Pop Culture – League Dress Code

As promised, THIRDandFOUR will occasionally mix in pop culture to keep things fresh and exciting.  This week, we address the various dress code policies that have been implemented within the professional sports leagues.  Our focus concerns the manner in which certain professional athletes, e.g., Amar’e Stoudemire, have taken advantage of these restrictions to further their professional image and create new professional opportunities for themselves either away from the field or off of the court.

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As an attorney, I have grown accustomed to regularly wearing either business casual attire or suits.  I’ve accepted that this attire—though uncomfortable at times—is necessary for co-workers, clients, and adversaries to perceive me as professional and as someone who takes his work seriously.  The key to enjoying such attire, however, is to have a little fun with it.  I accomplish this level of fun by wearing immaculately shined shoes, custom-fitted shirts, uniquely lined blazers, colorful pocket squares, and signature argyle socks.  Often, I stand out in a room full of people.  But who doesn’t like a little attention? It can be the deciding factor as to whether you get your dream job or meet your future wife.

For many professional athletes, loafers, wingtips, slacks, dress shirts, blazers, and ties are as foreign to them as a consistent golf swing is to me.  Understandably, these athletes consider this attire bizarre, when their typical daily attire throughout high school, college or the minors consisted of either athletic shorts, sweats, t-shirts, or hoodies.  In comparison to most young Americans, Individuals who strive to become professional athletes never partake in semester or summer-long internships that require a business attire “uniform.” They work on their game.  Thus, this conservative attire never becomes an integral part of their professional lives.

That being said, once professional athletes reach the “league,” most of them yearn to stand out and fully project themselves.  As entertainers, they are drawn to the spotlight and naturally crave attention.  Unlike me or someone else who maintains that 9 to 5…6…7…8…9…10…11 job, they are naturally less worried about what their teammates, their boss, or the opposing players think about their attire.  Generally, professional athletes are of the mindset that if their clothing or jewelry draws attention—any attention—to them, they have accomplished what they set out to achieve.  It’s natural for them to think this.  These material things display their personality, wealth, and level of success.  Moreover, some, but certainly not all, professional athletes believe that once they strip away the uniform and step off of either the field or the court, their bosses, the media, and the fans no longer judge them.  Thus, they aren’t required to present themselves in a manner that is considered professional by either the league, the media, or the fans.  These individuals are misguided.  Professional athletes—as entertainers—are under a spotlight 24 hours a day, 7 days a week.  To be successful, at all times, they must cater to the audience (i.e., white-collar fans) that roots for them, purchases expensive tickets to their games, buys ridiculously overpriced beers and hotdogs, and ultimately pays their salaries.  As a result, most professional sports leagues have recognized this principle and implemented some sort of off-the-court dress code policy that controls what players can wear while conducting league business.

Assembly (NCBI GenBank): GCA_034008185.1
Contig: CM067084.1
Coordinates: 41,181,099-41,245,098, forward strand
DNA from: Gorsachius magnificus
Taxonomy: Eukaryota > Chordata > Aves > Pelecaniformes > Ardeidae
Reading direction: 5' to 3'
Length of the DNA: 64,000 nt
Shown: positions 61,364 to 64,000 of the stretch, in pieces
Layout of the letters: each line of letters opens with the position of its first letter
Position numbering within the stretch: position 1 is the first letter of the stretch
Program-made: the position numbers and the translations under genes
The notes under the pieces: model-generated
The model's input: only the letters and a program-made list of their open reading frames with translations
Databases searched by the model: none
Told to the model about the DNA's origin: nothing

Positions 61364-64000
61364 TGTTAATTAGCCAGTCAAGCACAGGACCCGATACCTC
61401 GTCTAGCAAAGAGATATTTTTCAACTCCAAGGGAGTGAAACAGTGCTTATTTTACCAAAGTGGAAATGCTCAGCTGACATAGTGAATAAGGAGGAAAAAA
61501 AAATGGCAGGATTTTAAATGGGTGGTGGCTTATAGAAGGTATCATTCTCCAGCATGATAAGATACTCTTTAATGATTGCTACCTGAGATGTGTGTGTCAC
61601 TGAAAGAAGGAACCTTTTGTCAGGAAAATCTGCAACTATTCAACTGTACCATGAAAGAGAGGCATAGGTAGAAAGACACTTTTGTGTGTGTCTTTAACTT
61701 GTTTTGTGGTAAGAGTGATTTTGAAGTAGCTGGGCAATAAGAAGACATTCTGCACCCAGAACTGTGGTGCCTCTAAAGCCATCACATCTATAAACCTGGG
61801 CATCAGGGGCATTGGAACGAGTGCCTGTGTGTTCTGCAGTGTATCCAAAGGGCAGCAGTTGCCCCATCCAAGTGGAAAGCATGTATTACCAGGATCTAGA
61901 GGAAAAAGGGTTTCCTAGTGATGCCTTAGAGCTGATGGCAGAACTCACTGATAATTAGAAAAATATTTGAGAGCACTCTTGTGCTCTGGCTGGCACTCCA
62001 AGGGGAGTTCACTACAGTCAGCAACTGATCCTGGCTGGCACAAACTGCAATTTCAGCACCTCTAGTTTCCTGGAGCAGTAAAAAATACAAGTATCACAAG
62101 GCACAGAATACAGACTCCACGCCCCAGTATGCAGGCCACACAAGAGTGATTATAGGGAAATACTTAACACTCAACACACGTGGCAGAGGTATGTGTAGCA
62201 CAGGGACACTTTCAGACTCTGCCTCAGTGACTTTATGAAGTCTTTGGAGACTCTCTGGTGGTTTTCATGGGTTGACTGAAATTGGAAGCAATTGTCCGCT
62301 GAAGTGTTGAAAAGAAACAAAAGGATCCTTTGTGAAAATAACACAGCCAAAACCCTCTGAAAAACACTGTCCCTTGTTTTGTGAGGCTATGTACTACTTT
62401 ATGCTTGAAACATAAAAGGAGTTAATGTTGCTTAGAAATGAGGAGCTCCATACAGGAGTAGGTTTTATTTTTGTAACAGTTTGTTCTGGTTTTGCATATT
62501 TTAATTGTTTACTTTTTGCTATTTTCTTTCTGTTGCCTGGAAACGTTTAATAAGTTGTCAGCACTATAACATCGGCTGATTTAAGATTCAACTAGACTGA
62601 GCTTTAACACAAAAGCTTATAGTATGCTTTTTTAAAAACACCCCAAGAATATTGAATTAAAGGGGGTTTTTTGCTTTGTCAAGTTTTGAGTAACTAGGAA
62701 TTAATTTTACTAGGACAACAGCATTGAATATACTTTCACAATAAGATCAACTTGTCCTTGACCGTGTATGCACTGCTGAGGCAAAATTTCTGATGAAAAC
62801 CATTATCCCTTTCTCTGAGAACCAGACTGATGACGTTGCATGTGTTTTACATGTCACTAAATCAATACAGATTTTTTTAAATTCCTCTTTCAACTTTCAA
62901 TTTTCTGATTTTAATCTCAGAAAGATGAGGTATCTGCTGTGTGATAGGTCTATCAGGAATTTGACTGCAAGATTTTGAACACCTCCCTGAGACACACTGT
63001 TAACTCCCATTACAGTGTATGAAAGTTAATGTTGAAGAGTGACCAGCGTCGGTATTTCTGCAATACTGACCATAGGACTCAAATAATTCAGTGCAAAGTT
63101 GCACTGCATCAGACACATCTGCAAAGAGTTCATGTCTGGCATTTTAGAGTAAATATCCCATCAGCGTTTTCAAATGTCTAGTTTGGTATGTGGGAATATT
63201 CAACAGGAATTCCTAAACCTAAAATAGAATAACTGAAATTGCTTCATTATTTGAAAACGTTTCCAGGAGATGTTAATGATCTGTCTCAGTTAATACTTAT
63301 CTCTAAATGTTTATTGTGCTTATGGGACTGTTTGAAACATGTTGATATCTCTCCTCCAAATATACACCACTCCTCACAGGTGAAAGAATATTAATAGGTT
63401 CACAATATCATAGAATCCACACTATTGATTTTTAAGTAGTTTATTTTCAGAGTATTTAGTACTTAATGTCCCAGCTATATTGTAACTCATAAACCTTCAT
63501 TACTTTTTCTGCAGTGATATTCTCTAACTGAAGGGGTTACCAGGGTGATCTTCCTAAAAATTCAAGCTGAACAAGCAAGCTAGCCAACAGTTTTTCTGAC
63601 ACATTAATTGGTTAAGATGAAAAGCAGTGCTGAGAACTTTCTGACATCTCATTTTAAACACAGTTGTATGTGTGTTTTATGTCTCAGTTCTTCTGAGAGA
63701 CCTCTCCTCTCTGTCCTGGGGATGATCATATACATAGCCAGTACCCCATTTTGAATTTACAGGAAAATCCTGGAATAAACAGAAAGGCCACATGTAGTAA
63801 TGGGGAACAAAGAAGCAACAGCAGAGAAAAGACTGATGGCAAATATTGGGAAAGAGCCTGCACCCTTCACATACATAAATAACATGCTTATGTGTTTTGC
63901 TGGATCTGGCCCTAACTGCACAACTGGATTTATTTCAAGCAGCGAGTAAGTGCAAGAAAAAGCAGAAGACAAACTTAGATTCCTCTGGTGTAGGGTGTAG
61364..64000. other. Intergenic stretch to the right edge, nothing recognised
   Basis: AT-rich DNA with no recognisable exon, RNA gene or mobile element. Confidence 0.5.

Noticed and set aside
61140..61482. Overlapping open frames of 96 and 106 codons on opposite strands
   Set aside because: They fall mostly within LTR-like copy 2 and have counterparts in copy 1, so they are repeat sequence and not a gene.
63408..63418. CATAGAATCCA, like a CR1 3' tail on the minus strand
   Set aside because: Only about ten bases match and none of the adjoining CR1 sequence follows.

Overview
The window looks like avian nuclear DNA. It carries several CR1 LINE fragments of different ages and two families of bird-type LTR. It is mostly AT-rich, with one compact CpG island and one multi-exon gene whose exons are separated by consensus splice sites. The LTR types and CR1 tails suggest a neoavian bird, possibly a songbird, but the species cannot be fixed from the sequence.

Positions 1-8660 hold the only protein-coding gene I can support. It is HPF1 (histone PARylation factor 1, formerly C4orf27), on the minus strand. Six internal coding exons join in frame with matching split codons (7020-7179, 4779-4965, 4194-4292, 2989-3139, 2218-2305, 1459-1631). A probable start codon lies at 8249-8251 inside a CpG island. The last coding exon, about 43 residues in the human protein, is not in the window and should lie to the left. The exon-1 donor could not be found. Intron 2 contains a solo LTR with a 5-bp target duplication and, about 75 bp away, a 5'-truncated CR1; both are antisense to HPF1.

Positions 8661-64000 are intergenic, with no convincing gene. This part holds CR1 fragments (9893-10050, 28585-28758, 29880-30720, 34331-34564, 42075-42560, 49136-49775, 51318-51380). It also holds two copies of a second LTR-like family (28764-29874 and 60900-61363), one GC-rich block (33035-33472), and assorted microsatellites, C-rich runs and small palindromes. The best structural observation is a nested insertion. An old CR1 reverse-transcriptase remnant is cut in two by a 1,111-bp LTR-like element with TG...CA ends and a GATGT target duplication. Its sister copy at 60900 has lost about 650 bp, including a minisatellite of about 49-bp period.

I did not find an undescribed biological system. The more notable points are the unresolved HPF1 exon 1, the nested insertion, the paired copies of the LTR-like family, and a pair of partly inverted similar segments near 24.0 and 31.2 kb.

For instance, the Commissioner of the National Football League—probably the most lenient of the big-four leagues when it concerns attire—retains jurisdiction over the players’ attire for ninety minutes after the end of games.  Thus, according to the Houston Chronicle, players are not permitted to conduct interviews while wearing clothing with visible logos of non-NFL licensed apparel.

According to the Communications Manager of the Major League Baseball Players Association, no MLB dress code exists.  However, individual clubs have the discretionary authority to compel players to abide by certain standards.  Many teams, such as the Yankees, have taken advantage of this authority.  The Yankees, for instance, prohibit all facial hair other than sideburns and mustaches.  Similarly, NFL teams maintain the discretion to instill a dress code, for instance, when traveling to and from the hotel or the stadium.